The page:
Welcome to Seven Essential Releases, our weekly roundup of the best music on Bandcamp. Each week, we’ll recommend six new albums, plus pick older LP from the stacks that you may have missed.
On their first full-length for Innovative Leisure, The Buttertones manage to capture the seedy, smoky underbelly of late-night Los Angeles. With surf rock melodies, theatrical vocals, and saxophone, the Buttertones sound as if they belong in a Tarantino movie, and look the part as well (their love of film is especially evident in the video for “Sadie’s a Sadist”). Gravedigging is gritty, yet polished—like Hollywood’s handsome gangsters.
On Ruler Rebel, jazz trumpeter Christian Scott stays the course he established on Stretch Music, his impressive 2015 album. Mixing trap-rap, West African percussion and New Orleanian Afro-Native American rhythm, Scott’s EP—the first in his three-part series—addresses the social-political constructs still in place 100 years after the first jazz recordings. While it doesn’t speak directly to the country’s systemic issues, Ruler Rebel aptly conveys our collective despair.
The alias of one Brian Pyle, Ensemble Economique have been releasing albums of distinctly unsettling ambient music for almost 10 years now, each one more unnerving than the last. In Silhouette is another skin-crawling masterpiece, full of fog-like synths and eerie, disembodied voices. Emphasizing mounting dread over jump-scares, Pyle has made a record that manages to sustain a queasy sense of unease from the first note to the last.
On El Gran Poder Matias Zundel, who records as Lagartijeando, has managed to build a world where the gentle folk music of his native Argentina gets wrapped in thin layers of electronics for a net effect that is kaleidoscopic in color and range. Pan pipes and nylon-string guitars amble over rhythms as soft as a baby’s heartbeat, and songs like the tender, gorgeous “Anfogasta de la Sierra” feel like a slow boat ride down a murmuring stream.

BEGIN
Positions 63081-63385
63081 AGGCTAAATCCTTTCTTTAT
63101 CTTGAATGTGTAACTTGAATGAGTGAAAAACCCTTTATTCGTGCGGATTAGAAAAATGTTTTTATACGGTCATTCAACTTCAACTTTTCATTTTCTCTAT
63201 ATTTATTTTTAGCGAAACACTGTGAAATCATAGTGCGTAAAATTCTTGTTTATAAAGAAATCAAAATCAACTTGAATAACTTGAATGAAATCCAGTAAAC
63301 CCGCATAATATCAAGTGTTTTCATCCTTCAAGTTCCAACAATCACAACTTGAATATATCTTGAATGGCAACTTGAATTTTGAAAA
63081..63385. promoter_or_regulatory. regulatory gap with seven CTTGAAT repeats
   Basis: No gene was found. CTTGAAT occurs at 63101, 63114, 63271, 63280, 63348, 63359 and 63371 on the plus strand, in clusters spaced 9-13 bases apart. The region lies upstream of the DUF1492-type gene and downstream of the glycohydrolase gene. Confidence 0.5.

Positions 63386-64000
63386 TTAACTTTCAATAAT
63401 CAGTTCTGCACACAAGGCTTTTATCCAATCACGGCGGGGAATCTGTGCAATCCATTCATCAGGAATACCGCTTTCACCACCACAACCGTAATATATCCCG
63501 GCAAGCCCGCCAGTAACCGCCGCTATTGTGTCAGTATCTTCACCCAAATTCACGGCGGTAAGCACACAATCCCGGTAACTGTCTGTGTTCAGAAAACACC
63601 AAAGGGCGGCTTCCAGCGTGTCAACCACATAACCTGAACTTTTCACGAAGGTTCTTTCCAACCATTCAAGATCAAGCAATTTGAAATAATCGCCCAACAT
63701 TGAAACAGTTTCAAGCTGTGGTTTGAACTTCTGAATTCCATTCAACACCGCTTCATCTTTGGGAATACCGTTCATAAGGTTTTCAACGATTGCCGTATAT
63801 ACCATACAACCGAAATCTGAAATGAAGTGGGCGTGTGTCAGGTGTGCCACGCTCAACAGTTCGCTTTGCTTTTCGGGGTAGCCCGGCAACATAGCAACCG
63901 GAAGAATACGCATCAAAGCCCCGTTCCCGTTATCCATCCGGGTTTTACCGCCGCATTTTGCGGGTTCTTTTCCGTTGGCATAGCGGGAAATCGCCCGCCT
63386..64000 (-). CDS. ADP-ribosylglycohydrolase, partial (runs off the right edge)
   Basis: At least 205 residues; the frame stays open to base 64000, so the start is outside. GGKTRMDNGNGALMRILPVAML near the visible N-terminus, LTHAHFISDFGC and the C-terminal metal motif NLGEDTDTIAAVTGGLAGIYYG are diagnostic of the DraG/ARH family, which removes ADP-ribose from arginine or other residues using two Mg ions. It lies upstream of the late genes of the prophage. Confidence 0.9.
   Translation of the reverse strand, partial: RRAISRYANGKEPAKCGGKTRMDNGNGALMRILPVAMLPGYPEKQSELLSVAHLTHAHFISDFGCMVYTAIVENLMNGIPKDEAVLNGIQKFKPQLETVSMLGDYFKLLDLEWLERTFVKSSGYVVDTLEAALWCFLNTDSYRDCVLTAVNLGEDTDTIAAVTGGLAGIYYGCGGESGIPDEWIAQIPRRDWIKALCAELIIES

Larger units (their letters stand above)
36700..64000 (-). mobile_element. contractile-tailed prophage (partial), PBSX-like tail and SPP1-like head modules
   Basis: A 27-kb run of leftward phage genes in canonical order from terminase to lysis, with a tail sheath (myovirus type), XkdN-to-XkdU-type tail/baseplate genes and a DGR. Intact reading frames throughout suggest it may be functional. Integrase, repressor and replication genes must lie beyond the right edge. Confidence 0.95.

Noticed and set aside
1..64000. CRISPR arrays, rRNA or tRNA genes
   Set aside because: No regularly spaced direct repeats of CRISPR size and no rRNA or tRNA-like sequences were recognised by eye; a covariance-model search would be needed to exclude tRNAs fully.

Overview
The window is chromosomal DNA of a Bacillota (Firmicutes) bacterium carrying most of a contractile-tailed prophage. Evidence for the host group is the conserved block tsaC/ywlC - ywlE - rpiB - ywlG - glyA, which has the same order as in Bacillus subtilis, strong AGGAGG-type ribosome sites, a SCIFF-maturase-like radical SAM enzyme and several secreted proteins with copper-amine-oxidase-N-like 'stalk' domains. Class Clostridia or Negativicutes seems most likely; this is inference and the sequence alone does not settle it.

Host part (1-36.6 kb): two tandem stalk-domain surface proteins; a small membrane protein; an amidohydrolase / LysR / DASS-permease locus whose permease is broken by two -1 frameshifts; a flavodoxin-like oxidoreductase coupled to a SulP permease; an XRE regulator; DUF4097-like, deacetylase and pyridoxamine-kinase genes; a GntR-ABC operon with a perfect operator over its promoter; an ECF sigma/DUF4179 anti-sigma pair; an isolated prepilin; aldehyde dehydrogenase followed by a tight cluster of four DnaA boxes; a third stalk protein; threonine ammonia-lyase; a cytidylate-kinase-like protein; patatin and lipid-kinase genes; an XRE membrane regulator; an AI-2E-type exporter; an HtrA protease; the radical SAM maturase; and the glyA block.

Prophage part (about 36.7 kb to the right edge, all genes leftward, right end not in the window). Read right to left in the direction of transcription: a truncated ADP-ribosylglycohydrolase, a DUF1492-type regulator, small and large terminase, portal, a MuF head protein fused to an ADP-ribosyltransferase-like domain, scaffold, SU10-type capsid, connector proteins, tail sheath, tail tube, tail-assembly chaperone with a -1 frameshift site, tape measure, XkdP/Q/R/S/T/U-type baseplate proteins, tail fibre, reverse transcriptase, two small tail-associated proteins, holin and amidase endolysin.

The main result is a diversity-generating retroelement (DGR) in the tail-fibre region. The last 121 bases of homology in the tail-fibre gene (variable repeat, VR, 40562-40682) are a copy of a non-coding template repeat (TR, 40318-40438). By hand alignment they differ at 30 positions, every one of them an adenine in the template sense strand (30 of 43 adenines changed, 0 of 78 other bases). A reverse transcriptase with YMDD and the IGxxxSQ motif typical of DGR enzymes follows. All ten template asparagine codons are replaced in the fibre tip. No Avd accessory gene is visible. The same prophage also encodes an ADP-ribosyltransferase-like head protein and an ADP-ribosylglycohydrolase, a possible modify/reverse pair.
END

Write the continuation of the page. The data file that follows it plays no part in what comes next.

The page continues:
There’s a feeling that you’re on edge throughout the short 18 minutes of Sneaks’ first album on Merge (they re-released 2015’s Gymnastics last fall). Eva Moolchan hones her particular brand of minimalist punk, each short song building (usually with a confident bass to kick it off) and then quickly slowing down. Her militant bass serves to anchor her alluring voice in the void. This time around, she gets a little more support from a drum machine, and Mary Timony’s help in the studio.
The modern African diaspora is an incredible place for music. The ways its different tendrils have brought cultural aesthetics developed across the globe back to one another, and mixed them with changes in technology and infrastructure have nearly endless creative possibilities. In the town of Gao, in northern Mali, some rappers are mixing traditional takamba with Nigerian funky synth styles, Jamaican ragga, and home studio techniques like autotune and digital beatmaking to delightful effect; this compilation highlights some of those experimenters. This is bright, catchy music that could light up a dancefloor immediately, no matter where in the world you are.
L.A. art punk outfit French Vanilla’s debut full-length is a set of sharply defined, danceable no wave songs that balance social consciousness with a bit of Hollywood glamour (yes, “Carrie” the song really is about “Carrie” the film, and there’s also a track about global warming.) It’s an altogether glossy listen as far as art punk goes; the edges have been smoothed out enough to throw vocalist Sally Spitz’s distinctive warble into high relief. No extra parts and no unnecessary flourishes, just killer songs about killers. And did I mention the saxophone?